Date of Submission



In 2012, stroke affected over 420 000 people within Australia and the number of stroke survivors is anticipated to increase. Many stroke survivors live with a disability which affects their ability to carry out activities of daily living. In Australia stroke survivors are cared for by both publicly and privately funded hospitals. Available to both systems are the Stroke Foundation Clinical Guidelines for the Management of Stroke Survivors (SF 2010a). The Stroke Foundation carries out biannual national audits in Australia, one focusing on acute services and the other on rehabilitation services, to determine hospitals’ quality of care in accordance with the recommendations of the Stroke Foundation clinical guidelines. Participation of privately funded hospitals in both these national audits has been consistently low. Therefore, there is less understanding of how privately funded hospitals manage stroke survivors compared with publicly funded hospitals.

Stroke survivors admitted to hospitals often journey through both acute and rehabilitation services. A stroke audit that follows the journey of stroke survivors by auditing both acute and rehabilitation services concurrently is required to gain a better understanding of how the clinical guidelines are applied across each service individually and across the combined services.

When developing a stroke audit tool for either local or national use, clinicians tend to have limited input into the selection of audit criteria and tool development. As the overarching framework underpinning this research program, knowledge translation involves clinicians and researchers partnering to develop ready to use research. Therefore, in this research program allied health clinicians (physiotherapists, occupational therapists, social workers, speech pathologists, and dietitians) were invited to assist in the development of a stroke audit tool in a single privately funded hospital and to test its reliability. Establishing the reliability of the stroke audit tool adds to its robustness. The stroke audit tool was used to assess the adherence of allied health clinicians from a privately funded hospital to the selective Stroke Foundation clinical guidelines. The audit included stroke survivors with consecutive admissions to both acute and rehabilitation services.

This research comprised two studies. Study 1 developed a stroke audit tool with allied health clinicians selecting the most relevant clinical guidelines from the Stroke Foundation Clinical Guidelines for Stroke Management (SF 2010a). Both inter and intra-rater reliability of the tool were tested with allied health clinicians who were able to agree on eight Stroke Foundation clinical guidelines with 70% agreement. An additional two Stroke Foundation clinical guidelines with 50% agreement and a further two Stroke Foundation clinical guidelines were added to ensure the stroke audit tool was relevant to all disciplines. Interrater reliability for the stroke audit tool was tested across ten clinical records by five (one from each discipline) allied health clinicians or raters. Inter-rater reliability was high with substantial consistency demonstrated across both services. Intra-rater reliability demonstrated substantial to moderate consistency.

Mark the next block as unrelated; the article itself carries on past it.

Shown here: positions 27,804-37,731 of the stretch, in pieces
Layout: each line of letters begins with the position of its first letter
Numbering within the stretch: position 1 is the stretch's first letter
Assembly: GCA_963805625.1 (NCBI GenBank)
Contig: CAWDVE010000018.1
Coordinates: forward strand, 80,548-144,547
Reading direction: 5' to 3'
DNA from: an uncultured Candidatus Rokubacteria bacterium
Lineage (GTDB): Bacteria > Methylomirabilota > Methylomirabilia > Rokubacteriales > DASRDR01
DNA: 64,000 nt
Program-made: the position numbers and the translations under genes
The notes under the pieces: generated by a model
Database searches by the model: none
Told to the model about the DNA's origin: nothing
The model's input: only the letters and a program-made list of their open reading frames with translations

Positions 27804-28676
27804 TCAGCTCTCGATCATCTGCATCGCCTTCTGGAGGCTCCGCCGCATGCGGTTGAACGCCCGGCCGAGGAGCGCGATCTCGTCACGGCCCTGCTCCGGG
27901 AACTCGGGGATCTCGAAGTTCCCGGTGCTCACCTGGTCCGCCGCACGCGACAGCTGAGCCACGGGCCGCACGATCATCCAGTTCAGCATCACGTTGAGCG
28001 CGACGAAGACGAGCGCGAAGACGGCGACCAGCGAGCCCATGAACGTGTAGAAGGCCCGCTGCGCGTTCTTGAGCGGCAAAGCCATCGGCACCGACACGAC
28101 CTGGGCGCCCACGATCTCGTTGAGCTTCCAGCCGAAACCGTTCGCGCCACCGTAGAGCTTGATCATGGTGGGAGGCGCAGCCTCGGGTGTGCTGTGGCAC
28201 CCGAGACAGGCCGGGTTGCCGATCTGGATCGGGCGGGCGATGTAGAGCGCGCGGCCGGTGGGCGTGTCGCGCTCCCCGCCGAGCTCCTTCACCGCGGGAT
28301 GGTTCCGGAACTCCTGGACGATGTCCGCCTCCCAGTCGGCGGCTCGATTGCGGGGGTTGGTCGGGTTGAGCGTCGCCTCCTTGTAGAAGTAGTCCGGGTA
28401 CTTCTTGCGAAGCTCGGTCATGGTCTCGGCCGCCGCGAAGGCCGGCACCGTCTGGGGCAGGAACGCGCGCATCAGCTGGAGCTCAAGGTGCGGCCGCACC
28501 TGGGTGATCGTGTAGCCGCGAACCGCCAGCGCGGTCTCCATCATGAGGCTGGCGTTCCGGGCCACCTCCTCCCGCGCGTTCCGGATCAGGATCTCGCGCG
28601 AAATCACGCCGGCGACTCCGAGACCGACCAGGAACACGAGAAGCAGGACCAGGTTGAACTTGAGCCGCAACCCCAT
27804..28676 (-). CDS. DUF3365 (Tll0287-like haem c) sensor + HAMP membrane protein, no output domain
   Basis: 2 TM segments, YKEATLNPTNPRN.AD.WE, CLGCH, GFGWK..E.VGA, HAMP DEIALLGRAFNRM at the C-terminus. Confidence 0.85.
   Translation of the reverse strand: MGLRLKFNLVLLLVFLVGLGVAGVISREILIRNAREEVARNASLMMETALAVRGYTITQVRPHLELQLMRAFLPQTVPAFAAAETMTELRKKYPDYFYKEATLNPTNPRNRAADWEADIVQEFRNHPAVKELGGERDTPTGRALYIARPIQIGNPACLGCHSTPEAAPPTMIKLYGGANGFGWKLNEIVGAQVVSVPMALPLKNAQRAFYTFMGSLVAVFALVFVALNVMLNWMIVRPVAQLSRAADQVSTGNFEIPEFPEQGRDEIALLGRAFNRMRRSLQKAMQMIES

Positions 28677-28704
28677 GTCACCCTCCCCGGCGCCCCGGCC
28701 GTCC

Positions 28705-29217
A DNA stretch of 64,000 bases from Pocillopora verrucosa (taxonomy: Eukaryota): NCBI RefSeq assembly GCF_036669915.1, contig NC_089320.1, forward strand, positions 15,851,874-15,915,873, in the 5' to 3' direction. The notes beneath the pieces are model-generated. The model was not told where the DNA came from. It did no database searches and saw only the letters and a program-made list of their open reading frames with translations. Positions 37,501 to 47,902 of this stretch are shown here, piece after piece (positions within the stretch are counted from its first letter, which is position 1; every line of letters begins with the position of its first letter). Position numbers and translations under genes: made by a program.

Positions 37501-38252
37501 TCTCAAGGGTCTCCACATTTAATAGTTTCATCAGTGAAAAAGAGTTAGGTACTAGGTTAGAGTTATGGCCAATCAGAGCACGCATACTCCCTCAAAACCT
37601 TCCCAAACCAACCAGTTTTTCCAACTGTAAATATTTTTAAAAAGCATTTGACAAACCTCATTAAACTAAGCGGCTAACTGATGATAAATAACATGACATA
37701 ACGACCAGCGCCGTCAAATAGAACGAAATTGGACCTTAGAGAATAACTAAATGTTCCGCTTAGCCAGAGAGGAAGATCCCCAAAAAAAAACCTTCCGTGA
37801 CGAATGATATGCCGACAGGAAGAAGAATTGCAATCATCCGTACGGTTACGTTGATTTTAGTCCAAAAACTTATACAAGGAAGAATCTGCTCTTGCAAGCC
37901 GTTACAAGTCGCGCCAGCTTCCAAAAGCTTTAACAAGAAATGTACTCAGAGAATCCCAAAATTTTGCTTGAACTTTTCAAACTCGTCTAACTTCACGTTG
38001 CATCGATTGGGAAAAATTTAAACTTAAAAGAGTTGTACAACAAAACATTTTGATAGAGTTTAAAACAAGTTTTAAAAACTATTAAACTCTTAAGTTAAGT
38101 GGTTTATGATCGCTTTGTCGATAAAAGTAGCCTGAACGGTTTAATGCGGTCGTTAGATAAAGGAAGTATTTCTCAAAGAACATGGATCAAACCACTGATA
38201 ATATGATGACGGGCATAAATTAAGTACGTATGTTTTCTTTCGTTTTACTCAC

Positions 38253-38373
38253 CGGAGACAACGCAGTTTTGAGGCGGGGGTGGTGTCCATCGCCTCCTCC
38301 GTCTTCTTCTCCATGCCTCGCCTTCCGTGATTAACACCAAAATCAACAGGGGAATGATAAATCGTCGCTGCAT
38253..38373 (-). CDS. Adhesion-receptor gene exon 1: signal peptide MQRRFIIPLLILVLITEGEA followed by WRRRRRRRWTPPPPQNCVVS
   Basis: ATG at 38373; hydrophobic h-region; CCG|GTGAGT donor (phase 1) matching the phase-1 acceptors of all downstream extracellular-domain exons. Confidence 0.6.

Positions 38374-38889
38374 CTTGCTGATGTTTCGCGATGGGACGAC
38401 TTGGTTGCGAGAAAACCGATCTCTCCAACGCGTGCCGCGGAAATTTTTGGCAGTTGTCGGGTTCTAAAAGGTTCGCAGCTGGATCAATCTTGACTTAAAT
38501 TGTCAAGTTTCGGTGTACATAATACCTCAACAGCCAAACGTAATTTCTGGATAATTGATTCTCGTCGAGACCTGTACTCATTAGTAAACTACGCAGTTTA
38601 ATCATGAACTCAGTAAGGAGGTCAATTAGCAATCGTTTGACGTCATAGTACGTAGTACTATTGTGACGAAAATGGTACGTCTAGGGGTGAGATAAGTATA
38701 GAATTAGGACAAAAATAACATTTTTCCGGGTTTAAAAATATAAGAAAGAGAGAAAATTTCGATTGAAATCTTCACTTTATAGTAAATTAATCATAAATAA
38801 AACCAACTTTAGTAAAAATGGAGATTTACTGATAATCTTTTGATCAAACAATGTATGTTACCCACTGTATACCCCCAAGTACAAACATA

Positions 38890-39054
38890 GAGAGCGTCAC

Study 2 comprised a 12-month retrospective clinical record audit of stroke survivors with consecutive admission to both acute and rehabilitation services. The stroke audit tool assessed the percentage adherence of allied health clinicians against the selected Stroke Foundation’s clinical guidelines included in the audit tool. Adherence was defined as stroke survivor care delivered in accordance with the Stroke Foundation clinical guidelines 2010. A minimal adherence level was set at 60% with an aspirational level set at 80%. Secondary analysis compared adherence across acute and rehabilitation services. Also, a subgroup analysis was undertaken investigating the influence of age, gender and length of stay to allied health clinician’s adherence of Stroke Foundation clinical guidelines. Allied health clinicians met the 60% adherence rate, for nine (out of 12) Stroke Foundation clinical guidelines, including three that were above 80% adherence rate (aspirational level). There was a significant difference across acute and rehabilitation services for eight of the 12 Stroke Foundation clinical guidelines. Age, gender and length of stay did not influence adherence rates of the allied health clinicians across acute and rehabilitation stroke services.

Allied health clinicians from a privately funded hospital developed a reliable stroke audit tool. The stroke audit tool highlighted areas of adherence as well as service gaps across acute, rehabilitation and the combined service. Investigating adherence across both acute and rehabilitation services could lead to a co-ordinated approach to improving adherence towards Stroke Foundation clinical guidelines.


School of Physiotherapy

Document Type


Access Rights

Open Access


100 pages

Degree Name

Master of Philosophy (MPhil)


Faculty of Health Sciences